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The Golden Bough A study of magic and religion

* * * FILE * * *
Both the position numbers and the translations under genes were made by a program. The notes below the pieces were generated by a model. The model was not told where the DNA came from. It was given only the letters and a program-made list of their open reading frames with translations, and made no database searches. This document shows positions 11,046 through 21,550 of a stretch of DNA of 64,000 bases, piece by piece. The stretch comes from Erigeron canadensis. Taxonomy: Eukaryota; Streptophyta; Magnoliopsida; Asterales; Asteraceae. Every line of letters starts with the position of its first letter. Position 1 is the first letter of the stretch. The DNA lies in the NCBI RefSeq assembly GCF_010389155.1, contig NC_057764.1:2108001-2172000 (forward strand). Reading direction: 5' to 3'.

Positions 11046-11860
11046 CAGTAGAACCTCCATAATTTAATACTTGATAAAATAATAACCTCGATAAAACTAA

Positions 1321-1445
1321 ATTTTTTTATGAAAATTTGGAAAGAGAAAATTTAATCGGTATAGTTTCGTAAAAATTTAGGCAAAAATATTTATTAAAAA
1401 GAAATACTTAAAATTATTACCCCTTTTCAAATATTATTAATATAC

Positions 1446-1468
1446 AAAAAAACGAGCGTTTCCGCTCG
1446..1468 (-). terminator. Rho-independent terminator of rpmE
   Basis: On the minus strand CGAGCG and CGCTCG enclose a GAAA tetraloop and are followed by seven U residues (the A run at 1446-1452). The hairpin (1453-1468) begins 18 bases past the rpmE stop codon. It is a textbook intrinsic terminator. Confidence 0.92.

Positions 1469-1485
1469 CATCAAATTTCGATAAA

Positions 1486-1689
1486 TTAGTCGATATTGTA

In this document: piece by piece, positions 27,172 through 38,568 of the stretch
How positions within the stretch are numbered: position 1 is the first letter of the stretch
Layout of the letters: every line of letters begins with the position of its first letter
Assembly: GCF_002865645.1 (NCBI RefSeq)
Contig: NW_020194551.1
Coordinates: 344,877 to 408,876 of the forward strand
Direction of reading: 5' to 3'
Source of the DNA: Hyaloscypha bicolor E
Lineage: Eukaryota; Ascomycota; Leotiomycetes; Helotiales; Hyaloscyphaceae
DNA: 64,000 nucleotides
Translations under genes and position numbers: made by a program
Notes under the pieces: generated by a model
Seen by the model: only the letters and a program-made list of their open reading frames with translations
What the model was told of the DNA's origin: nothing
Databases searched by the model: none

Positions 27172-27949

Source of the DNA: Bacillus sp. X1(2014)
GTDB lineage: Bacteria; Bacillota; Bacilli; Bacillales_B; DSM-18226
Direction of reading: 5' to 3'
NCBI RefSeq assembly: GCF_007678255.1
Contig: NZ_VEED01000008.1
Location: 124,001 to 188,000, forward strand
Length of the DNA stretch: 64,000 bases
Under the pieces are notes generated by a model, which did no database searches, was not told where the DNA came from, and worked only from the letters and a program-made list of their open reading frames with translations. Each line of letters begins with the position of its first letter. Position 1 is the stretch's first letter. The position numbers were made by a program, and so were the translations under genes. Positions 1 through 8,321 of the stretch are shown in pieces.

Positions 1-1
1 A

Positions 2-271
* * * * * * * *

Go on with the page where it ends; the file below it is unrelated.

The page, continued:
Page: 157